- Mechelle Voepel, espnW.com
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SACRAMENTO, Calif. -- So for the second year in a row, the Connecticut Sun players shook the offending wrong-colored confetti from their hair, talked about playing hard, gave credit to the victors and then took a cross-country flight back home with no WNBA trophy.
But, they were here in the Finals. They made Sacramento sweat its way to the three victories needed for the title. And they did it despite injured point guard Lindsay Whalen's really being just a shadow of herself. With knee and ankle injuries, she somehow made it through three games of the Finals, but totaled just 12 points and nine assists.
For much of the first half Tuesday, Whalen looked a little like her usual self, with all three of her points and four of her five assists coming in the first 20 minutes. In the second half, Whalen was worn down and less effective, and point-guard duties eventually fell to rookie Jamie Carey.
How different would the Finals have been if Whalen were healthy? With something like that, it's always hard to say . Definitely, the Sun are not the same team without her. But you have to point out that several Monarchs were playing through their own injuries, as well.
To point out the impact of Whalen's diminished ability is to take nothing away from the Monarchs, who did indeed prove themselves to be the league's best team. It is only to show that the Sun's luck was not as good as it could have been.
What if Carey had snared the bad pass near game's end that instead wound up with Sacramento's Ticha Penicheiro, who was fouled by Taj McWilliams-Franklin? Carey was running toward the Sun's basket; might she have raced down in time for a breakaway layup -- or tossed to a teammate for one -- and tied the game?
The Sun players and staff are left with questions like those, just like last year's 3-pointer by Nykesha Sales at the end of Game 2 vs. Seattle that hit the backboard. Had it gone in, Connecticut would have won the championship. But it didn't, and the Storm won that contest and, ultimately, the title.
Enough things didn't go right for Connecticut in this year's Finals, too. Former UConn Huskies star Asjha Jones came up big from the Sun's bench with a game-high 21 points on 8-of-12 shooting Tuesday. But starters
Sales and Taj McWilliams-Franklin were a combined 8-for-28 from the field for 20 points.
The Sun led by as many as 11 points, 23-12, in the first half and came close to quieting the noisy crowd of 15,002 at Arco Arena. But soon after, with just more than seven minutes left in the half, came one of those "little moments" that can make a big impact. Sacramento rookie Kristin Haynie got a steal and passed to Kara Lawson, who fed Rebekkah Brunson for an adrenaline-rush transition basket that got the lulled fans really excited again.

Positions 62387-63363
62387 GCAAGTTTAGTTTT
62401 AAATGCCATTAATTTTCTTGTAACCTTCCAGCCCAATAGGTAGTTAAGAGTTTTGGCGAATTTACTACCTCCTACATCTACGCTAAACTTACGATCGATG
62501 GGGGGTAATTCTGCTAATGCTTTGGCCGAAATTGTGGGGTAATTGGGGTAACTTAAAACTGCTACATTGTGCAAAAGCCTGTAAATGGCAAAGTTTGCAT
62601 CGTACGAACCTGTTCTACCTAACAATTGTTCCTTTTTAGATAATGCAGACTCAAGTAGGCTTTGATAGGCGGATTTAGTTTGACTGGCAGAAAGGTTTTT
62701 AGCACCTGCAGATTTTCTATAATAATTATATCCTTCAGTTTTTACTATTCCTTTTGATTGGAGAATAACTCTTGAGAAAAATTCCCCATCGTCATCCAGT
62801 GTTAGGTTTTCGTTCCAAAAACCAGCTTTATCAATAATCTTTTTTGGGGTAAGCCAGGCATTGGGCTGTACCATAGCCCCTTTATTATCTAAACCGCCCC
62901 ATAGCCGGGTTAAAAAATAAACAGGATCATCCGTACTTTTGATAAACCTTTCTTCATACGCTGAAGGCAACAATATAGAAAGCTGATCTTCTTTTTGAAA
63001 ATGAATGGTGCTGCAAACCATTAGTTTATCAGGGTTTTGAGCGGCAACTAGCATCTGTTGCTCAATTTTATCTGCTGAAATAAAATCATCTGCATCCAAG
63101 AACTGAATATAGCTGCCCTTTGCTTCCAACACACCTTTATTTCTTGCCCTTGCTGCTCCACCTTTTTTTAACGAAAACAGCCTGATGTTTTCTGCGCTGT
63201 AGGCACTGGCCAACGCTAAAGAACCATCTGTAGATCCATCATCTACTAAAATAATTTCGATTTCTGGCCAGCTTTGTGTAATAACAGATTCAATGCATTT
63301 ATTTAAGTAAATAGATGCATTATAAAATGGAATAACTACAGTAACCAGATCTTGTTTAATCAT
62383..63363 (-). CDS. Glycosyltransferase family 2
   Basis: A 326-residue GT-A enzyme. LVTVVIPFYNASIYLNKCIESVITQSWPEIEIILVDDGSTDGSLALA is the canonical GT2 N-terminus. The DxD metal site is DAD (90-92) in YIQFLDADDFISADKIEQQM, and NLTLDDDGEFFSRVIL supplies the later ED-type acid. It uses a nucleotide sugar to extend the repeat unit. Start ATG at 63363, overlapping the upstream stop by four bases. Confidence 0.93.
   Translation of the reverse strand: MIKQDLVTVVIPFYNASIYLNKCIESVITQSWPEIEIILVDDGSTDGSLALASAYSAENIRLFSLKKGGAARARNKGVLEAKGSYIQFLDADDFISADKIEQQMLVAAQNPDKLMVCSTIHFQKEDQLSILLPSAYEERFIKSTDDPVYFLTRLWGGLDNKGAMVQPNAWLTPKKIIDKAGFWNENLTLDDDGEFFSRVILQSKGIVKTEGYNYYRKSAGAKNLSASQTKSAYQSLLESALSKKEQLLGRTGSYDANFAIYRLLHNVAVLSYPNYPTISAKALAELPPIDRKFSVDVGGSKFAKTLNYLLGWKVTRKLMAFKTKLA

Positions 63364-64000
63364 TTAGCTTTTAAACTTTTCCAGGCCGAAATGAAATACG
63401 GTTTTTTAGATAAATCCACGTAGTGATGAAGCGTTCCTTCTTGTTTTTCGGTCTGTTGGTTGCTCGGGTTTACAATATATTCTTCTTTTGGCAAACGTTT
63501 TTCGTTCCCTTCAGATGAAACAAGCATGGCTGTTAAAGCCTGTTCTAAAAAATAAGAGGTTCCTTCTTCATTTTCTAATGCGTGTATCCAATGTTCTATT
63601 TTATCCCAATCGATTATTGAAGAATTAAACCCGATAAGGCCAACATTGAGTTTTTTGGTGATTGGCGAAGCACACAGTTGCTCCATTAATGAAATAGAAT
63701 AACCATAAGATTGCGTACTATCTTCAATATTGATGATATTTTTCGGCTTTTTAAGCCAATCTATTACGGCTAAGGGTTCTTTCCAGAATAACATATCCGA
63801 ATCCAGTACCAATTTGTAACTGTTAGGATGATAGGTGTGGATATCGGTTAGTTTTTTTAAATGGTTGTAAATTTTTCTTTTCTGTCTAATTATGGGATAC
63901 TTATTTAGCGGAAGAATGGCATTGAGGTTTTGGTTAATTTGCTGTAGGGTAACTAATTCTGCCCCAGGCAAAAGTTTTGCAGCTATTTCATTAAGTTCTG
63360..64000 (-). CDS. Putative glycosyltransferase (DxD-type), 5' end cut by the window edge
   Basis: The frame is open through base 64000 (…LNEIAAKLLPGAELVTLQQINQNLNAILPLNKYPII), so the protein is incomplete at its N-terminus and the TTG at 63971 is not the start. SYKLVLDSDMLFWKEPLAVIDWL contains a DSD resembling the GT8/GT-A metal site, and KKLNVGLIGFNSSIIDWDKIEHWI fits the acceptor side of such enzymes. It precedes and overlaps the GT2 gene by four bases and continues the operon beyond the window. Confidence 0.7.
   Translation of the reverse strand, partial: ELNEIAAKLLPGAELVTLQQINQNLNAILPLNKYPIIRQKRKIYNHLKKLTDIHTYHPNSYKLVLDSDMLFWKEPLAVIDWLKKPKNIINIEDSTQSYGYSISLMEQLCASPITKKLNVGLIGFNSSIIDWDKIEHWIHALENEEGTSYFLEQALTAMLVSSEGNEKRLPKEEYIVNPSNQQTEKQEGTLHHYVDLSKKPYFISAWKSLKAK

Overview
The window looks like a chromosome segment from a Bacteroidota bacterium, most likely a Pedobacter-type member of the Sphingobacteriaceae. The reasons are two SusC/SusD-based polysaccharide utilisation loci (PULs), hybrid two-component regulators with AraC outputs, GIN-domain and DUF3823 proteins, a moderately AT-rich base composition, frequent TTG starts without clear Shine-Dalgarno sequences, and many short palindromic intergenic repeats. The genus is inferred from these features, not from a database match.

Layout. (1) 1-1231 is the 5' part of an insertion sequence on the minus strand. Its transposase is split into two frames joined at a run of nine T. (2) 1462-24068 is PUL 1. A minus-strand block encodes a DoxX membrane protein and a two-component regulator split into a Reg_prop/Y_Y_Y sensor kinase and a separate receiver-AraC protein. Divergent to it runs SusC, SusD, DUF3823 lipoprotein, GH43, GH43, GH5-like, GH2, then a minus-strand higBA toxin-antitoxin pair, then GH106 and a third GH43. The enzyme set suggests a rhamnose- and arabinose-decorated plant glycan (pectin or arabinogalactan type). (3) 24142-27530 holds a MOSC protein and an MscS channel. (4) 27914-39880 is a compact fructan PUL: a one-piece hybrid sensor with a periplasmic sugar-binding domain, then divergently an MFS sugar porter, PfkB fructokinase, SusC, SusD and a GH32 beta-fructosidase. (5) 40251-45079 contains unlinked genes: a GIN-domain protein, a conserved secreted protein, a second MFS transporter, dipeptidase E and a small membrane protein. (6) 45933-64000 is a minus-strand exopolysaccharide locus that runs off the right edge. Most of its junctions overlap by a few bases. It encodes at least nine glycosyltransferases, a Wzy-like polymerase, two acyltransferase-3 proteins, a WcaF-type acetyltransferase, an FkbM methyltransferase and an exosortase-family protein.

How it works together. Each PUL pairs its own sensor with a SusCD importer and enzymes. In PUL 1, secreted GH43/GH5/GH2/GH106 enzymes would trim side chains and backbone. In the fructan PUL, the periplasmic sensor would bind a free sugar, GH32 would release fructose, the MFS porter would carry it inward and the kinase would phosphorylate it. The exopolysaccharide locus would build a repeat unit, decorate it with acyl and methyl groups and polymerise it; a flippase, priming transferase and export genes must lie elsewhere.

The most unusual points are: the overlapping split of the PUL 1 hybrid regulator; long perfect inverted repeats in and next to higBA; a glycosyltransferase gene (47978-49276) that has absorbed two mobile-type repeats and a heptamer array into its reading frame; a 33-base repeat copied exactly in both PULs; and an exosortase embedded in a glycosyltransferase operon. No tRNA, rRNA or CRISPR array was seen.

It didn't completely turn the tide in the first half, but it was the Monarchs' first field goal in four minutes -- they had just a free throw during that stretch -- and gave them a needed boost.
Then there was another "little play," when Olympia Scott-Richardson got in for one minute and made her only shot from the field with 3:28 left in the first half. Sacramento was working so hard to score then, you could feel a collective sigh of relief from the crowd -- and the Monarchs' bench -- when Scott-Richardson's shot swished.
Connecticut is, by coach Mike Thibault's design, a team that is used to making more "little plays" than the opposition. The Sun's offense, when executed right (as is usually the case), is crisp and versatile and hard to stop. The defense typically doesn't make many mistakes. The Sun had the best record in the WNBA this season because they doesn't usually let games get away, even when leads sometimes do.
But Thibault thought the Sun let too much of an opportunity slip away in the first half Tuesday.
"We had a chance to pull away and get up 12 or 14 -- and it ends up being a six-point game at halftime," he said. "We missed too many shots. We have a very persistent, persevering team here. But we didn't make shots when we needed to tonight."
The persistent part is especially noteworthy, because that's what the Sun should take from this year's WNBA Finals loss. Even down by 10 points in the second half of Game 4, Connecticut clawed its way back and took the game down to final second.
"They were rebounding like maniacs, and Asjha Jones came out and played unbelievable," Lawson said. "That's what we expected. We knew this would be our toughest win of the season tonight if we were to win, because that's a team with great character."
No, the Sun still don't have a trophy. But Connecticut can look at Sacramento, one of the WNBA's eight original teams when the league began in 1997. It took until the franchise's ninth year for it to make the Finals. Meanwhile, Connecticut has been in two championship series in the three-year existence of the team as the Sun. Sure, you can tack on the four seasons of the Orlando franchise, which essentially transferred to Connecticut. However, the philosophy, owner commitment, coaching, media coverage and long-term fan base are so much better for the Sun vs. the Miracle.
The Sun players need to remember: By any standard, they're ahead of much of the league. That's at least something to take on that flight home.
Mechelle Voepel of The Kansas City Star is a regular contributor to ESPN.com. She can be reached at firstname.lastname@example.org.